February 4, 1957.
APPEAL FROM FOURTEENTH JUDICIAL DISTRICT COURT, PARISH OF CALCASIEU, STATE OF LOUISIANA, HONORABLE PRESTON L. SAVOY, J.
Selby Cutrer, Lake Charles, for appellants.
King, Anderson Swift, R.W. Farrar, Jr., Lake Charles, for appellee.
George Dailey and his wife brought suit for damages sustained in an intersectional collision of noon on November 28, 1953. They were riding in their 1931 Model A Ford, with the husband driving. Named defendant was the liability insurer of a 2-ton 1953 International milk van truck driven by Clarence Doyle.
This appeal is from the judgment of the District Court dismissing plaintiffs' suit on the ground that the sole proximate cause of the accident was Dailey's negligence and lack of lookout in entering a street upon which defendant's driver Doyle was approaching with the right of way.
The scene of this accident was the intersection of First Avenue, a boulevard, and Fifth Street, within the City of Lake Charles.
Dailey was driving east on Fifth Street. His testimony is that he stopped at a stop sign inhibiting his entrance into the western two-lane roadway of First Avenue, which is reserved for southbound traffic, to let a car turn into Fifth Street. As he paused, he saw defendant's truck turn right (or northward) from Sixth Street, one block away, into the far (or eastern) two lanes of First Avenue, which are reserved for northbound traffic. Proceeding slowly in first gear, he crept across the 20-foot western roadway of First Avenue, across the 51-foot neutral ground, and was approximately in the center of the 20-foot eastern roadway when his wife yelled to watch out for the truck, immediately following which the collision occurred.
His explanation for failing to anticipate the truck's approach was "I forgot about him. He was way down the block" when he had first observed him. (Tr-29.) "I didn't dream of him being right on me. * * * He must have been coming a terrible speed." (Tr-32.) Dailey was completely blind in his right eye.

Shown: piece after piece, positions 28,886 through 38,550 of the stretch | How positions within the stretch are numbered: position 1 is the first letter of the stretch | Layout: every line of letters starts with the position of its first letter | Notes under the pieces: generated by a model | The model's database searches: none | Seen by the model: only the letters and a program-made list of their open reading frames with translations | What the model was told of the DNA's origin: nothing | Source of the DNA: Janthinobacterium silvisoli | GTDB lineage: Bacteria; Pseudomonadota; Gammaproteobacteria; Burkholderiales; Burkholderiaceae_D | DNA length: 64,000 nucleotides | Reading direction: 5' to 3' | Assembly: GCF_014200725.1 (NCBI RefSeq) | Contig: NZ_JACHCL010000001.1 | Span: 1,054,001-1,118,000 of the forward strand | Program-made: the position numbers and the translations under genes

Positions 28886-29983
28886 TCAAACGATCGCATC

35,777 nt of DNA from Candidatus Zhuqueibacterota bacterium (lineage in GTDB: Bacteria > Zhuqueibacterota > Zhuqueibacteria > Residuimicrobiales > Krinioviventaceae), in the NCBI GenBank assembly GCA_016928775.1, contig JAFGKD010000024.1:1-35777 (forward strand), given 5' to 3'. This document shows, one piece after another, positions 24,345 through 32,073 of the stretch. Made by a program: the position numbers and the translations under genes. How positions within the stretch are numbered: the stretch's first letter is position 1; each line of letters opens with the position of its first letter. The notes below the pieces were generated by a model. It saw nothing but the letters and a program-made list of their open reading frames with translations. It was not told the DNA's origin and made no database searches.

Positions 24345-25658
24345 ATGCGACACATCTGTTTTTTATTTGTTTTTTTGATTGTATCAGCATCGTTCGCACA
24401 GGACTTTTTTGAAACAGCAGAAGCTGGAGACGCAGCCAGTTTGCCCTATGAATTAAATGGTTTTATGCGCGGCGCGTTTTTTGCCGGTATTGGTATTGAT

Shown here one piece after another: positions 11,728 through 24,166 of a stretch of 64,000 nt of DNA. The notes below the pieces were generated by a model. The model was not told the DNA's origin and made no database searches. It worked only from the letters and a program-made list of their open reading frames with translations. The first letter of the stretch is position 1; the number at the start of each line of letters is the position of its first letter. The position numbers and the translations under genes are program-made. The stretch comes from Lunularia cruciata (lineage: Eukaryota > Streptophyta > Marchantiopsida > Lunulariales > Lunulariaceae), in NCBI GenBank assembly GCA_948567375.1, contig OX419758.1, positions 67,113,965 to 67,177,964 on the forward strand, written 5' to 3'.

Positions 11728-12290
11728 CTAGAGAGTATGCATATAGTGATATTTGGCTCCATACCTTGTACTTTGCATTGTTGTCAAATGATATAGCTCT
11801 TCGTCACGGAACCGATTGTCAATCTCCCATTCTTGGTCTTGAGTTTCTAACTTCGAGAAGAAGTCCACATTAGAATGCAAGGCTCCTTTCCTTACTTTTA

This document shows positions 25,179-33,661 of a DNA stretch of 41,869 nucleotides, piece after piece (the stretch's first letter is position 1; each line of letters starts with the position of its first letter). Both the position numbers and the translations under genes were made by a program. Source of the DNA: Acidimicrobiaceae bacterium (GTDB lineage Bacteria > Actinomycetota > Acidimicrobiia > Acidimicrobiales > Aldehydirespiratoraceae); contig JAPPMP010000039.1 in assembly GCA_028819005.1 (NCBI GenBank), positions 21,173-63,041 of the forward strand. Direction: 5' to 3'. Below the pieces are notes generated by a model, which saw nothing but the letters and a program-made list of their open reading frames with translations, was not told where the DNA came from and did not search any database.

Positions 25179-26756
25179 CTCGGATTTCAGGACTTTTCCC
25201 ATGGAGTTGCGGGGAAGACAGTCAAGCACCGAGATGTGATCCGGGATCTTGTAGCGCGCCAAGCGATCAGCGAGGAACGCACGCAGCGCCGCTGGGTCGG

The driver of defendant's truck testified that he was driving slowly down First Avenue in his own lane; that he observed Dailey's car coming across the other side of the boulevard and the neutral ground slowly; that he assumed that Dailey would stop before entering the roadway upon which his truck was proceeding because of Dailey's slow speed and his own right of way; that as soon as Dailey entered his own roadway, and he realized that Dailey's vehicle was not going to stop, he swerved towards his right, while Dailey swerved simultaneously toward his own left just before the impact. The left front of defendant's truck collided with the right rear of Dailey's car.
Irrespective of plaintiffs' contentions that defendant's vehicle did not have the right of way because of the stop sign inhibiting entrance onto First Avenue since no statutory authorization for erection of same was shown, or just because as shown by the evidence First Avenue was customarily known as the main thoroughfare over side streets such as Fifth Street, nevertheless, undoubtedly defendant's truck, coming from the right of plaintiff's car, had the statutory right of way under a municipal ordinance of the City of Lake Charles introduced in evidence, similar to LSA-R.S. 32:237, subd. A, see Gautreaux v. Southern Farm Bureau Casualty Company, La.App. 1 Cir., 83 So.2d 667.